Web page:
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No matter how much potential a molecule exhibits for treating a disease or condition, if it doesn’t reach its biological destination, efficacy is weakened. A number of factors influence bioavailability, including the extent of absorption in the gastrointestinal tract, the type of formulation and even the physical characteristics of the patient.
Poor solubility is among the primary causes of low bioavailability for orally administered drugs. Because over 85% of pharmaceuticals are administered orally, improving solubility is a top priority among drug developers.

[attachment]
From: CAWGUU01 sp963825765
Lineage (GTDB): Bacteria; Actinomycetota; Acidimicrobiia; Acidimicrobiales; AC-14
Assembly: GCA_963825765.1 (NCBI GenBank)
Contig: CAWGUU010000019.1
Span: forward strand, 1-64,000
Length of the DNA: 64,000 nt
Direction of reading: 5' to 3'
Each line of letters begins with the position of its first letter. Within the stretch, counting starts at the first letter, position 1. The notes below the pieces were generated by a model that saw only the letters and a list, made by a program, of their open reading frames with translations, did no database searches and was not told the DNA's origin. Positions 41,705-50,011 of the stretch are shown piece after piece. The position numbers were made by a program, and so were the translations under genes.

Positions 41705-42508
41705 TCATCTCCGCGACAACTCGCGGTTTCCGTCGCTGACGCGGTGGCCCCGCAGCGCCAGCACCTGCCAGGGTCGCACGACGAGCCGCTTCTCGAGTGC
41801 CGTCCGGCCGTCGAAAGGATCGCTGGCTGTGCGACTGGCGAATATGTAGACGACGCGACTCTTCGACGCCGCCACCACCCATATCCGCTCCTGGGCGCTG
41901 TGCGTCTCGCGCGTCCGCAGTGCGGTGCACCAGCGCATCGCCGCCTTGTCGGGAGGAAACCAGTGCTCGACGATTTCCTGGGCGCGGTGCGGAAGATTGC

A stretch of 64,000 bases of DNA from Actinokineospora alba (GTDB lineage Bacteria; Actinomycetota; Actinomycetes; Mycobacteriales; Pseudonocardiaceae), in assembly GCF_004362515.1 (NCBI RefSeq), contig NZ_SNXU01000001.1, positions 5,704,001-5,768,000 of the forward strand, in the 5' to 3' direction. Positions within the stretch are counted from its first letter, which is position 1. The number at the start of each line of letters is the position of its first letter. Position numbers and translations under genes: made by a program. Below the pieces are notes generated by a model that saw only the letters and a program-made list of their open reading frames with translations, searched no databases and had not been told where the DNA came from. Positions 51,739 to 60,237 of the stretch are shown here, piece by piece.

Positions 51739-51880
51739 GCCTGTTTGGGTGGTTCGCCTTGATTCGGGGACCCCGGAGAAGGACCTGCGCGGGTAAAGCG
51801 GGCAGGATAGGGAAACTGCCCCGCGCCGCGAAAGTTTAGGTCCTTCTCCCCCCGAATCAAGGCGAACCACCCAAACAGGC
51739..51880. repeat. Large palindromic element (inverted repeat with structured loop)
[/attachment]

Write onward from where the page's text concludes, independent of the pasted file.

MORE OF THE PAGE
Converting a crystalline form of a drug to an Amorphous Solid Dispersion (ASD) has improved bioavailability and solubility for many products; to date, the FDA has approved 29 drugs based on ASDs. However, because amorphous forms are thermodynamically unstable, the materials and technologies that enable ASD formation, the subsequent dosage form design and the methods of characterization of these systems all play a critical role in defining quality, stability, processability and performance.
This white paper describes a successful approach for preparing, screening, characterizing and dosing ASDs in preclinical and early clinical development from “mg” to “g” scale.
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